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  • Originally posted by rjpalmer View Post

    I may be wrong, but it seems like this would be difficult to prove. Surely it must have been fairly rare for a middle-class or upper-class woman to have been working as an 'unfortunate,' or to have been labeled as such? Are there many examples of this?

    Further, of the 96 women whose occupation is listed as 'unfortunate' in the 1881 census, I'm not readily seeing any of them living with a husband, which also seems significant.

    I'm not suggesting they weren't working as unfortunates, but would they have been listed as such if they were married and living with their husband?
    As you know RJ and mentioned previously yourself, there were women involved in different 'classes' of prostitution (which is probably the way I should have phrased it), There were the streets and brothels of the West End where women like those associated with Charles Grandy aka LeGrande had their turf wars, usually well dressed and working from addresses in Portland Place and surrounding areas, no one would describe those women as homeless and destitute or of the pauper class? I have mentioned a few times, court records used the term "an unfortunate" and I have understood it to signify the woman was earning her living in the sex trade, Here is an excerpt from the court case of Charles Grandy with an illustration of the use that I was alluding to:

    Cross-examined by Grandy. I am not married—I call myself Mrs. Brown, it looks better—I am German—Brown is a nickname, my real name is Minnie Groser—I have been in England seven years—I have been doing what your wife did for a living—I am an unfortunate; I did the same before I came to England—I am twenty-five years old

    As I have studied Grande quite a bit and his history with West End brothels and Madams, bullies and bashers during turf wars relating to prostitution I am familiar with this case and I wouldn't call these women destitute. Perhaps these uses are just harder to root out. I just happen to know the case. I know Herlock posted a few examples also from the Old Bailey trials, it would be interesting to see if the term was only ever applied to those of the pauper class or was used in general terms, but it would take work to research the cases and the women it was applied to
    Last edited by Debra A; 12-19-2021, 01:50 PM.

    Comment


    • I looked through a few of the Old Bailey examples to get a better impression on the women’s individual circumstances.

      The case of William Latham accuse of pickpocketing on 25th April 1887:

      “…..the woman he is living with is an unfortunate—the landlord does not live in the house—I am caretaker—I have only ascertained since this, that the woman is an unfortunate, she only came there last November.”

      The woman isn’t named as she played no role in this case but she did have her own room and was clearly a prostitute.

      ​​​​​​…..

      The case of Annie Dempsey accused of pickpocketing also on 25th April 1887:

      MATILDA HINDER . “I am an unfortunate, and live in this house, 2, Eagle Street—on 20th April, between 2 and 3 p.m., I was with the prosecutor in a gin palace—he was the worse for liquor—he picked up some port wine and some whisky which was there.”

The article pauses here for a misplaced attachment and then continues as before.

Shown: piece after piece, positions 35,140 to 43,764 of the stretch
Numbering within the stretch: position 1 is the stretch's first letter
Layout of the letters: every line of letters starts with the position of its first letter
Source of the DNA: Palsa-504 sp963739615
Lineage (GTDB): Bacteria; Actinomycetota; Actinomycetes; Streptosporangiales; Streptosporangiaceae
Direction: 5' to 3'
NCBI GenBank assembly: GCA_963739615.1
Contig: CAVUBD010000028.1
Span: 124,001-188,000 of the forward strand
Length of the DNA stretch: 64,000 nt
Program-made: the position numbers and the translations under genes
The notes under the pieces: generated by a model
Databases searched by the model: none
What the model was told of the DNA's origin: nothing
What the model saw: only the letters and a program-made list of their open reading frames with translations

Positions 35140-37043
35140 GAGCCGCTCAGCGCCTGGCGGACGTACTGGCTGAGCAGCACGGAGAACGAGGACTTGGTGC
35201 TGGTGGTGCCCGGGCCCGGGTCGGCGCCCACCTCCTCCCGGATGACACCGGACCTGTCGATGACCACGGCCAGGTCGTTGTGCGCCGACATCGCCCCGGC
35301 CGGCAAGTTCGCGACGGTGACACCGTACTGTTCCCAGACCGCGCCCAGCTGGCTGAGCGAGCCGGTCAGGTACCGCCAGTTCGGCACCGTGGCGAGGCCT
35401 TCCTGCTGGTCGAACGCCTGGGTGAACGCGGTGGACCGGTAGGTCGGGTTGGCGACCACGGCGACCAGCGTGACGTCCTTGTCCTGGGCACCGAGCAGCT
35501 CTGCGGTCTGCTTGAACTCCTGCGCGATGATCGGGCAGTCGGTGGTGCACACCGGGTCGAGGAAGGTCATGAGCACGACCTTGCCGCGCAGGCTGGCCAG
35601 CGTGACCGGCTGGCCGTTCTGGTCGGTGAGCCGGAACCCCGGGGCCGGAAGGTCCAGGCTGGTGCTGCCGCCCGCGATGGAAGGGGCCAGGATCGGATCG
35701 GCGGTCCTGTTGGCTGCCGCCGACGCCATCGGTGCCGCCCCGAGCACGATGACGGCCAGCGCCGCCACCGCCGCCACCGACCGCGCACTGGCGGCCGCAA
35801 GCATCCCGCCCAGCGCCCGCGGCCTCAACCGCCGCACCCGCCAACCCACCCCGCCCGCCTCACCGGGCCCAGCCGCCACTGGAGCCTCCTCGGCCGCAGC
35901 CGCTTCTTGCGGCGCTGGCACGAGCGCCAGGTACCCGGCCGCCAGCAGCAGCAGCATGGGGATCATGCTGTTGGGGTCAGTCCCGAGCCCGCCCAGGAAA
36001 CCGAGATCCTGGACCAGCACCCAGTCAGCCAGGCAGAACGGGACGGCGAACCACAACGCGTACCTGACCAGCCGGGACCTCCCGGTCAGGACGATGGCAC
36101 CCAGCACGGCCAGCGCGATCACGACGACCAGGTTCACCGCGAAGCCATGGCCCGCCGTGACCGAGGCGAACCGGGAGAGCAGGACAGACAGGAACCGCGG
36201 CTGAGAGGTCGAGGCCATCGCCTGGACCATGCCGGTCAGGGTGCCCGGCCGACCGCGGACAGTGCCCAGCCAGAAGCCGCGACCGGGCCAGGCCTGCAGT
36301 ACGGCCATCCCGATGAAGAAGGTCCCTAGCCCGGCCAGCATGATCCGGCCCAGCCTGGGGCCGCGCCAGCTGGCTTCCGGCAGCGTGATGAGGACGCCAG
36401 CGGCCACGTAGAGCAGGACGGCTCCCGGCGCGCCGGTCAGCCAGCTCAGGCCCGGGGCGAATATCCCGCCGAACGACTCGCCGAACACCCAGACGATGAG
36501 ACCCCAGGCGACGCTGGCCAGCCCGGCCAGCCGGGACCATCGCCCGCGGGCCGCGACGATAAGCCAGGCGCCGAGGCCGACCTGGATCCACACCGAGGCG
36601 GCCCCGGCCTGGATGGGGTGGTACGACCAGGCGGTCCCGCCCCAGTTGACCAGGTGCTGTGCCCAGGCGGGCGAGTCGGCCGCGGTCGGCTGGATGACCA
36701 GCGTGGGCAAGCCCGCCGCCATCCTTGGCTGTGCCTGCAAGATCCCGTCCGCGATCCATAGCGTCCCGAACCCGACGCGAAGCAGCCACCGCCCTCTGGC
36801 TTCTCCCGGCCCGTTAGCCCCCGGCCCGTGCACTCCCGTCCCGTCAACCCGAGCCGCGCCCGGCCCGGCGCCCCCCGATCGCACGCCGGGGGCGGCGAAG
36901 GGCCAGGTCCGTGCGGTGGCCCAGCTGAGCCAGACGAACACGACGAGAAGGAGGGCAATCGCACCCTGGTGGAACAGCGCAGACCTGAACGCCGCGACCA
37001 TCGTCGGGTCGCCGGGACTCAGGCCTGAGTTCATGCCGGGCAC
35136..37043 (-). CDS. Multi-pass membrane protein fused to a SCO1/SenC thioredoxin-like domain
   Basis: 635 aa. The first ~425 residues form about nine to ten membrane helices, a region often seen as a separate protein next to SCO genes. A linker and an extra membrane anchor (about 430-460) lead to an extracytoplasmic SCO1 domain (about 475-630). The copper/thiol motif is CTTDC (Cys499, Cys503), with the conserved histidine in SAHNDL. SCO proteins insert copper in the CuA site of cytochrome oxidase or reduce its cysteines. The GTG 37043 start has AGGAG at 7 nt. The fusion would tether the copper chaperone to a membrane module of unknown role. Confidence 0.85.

“Mr. Jones was in bed—the prisoner is an unfortunate—Mrs. Jones is the proprietress of this brothel”

      So Matilda was a prostitute living in a brothel.

      ​​​​​​…….


      The case of Frank Kersey accused of wounding on 17th September 1888:

      Frances Coughlin “The prisoner did not support me—I am an unfortunate—Rodaman is a little girl who I have to run errands.”

      She was a prostitute who had lived with the accused for 5 months.

      ​​​​​​…….


      The case of Thomas Brown accused of robbery on 7th January 1889:

      One especially for Harry.

      SARAH WALLER . “I live at Cambridge Road, Norbiton—I am a single woman, and have no occupation—I get my living as an unfortunate

      According to Harry’s thinking she must have been saying ‘I get my living from being destitute

      She mentions that she was taking the accused ‘home’ to Cambridge Road, Norbiton, so at the very least it appears that she had a room.

      ​​​​​​…..

      The case of Charles Turner accused of murder on 4th March 1889:

      Another one for Harry.


      ELIZABETH CHARLOTTE BARNETT “ In December last I went to live at 3, Clifton Terrace, Finsbury—I was getting my living as an unfortunate girl—I took the rooms of the prisoner's wife, two rooms on the top floor”

      So definitely a prostitute who rented two rooms.

      ​​​​​​……

      The case of John Henry Guhee accused of wounding on 4th March 1889:

      ROSE ELIZABETH PAYNE . “I am an unfortunate, and live at 9, Rich Street—on this night I went up to my room about 10.30, and Anne Holding came up behind me”

      So Rose was a prostitute renting her own room.

      ​​​​​​…..

      The case of Luke Emmerson accused of murder on 8th April 1889:

      MAUD PEGLER .” I live at 19, Lamb's Conduit Passage, Red Lion Street, and am an unfortunate.”

      Maud was a prostitute with her own room.

      ​​​​​​…..


      The case of Amelia Demay and Charles Grande accused of extortion on 24th June 1889:

      Vallet Brown - I am not married—I call myself Mrs. Brown, it looks better—I am German—Brown is a nickname, my real name is Minnie Groser—I have been in England seven years—I have been doing what your wife did for a living—I am an unfortunate.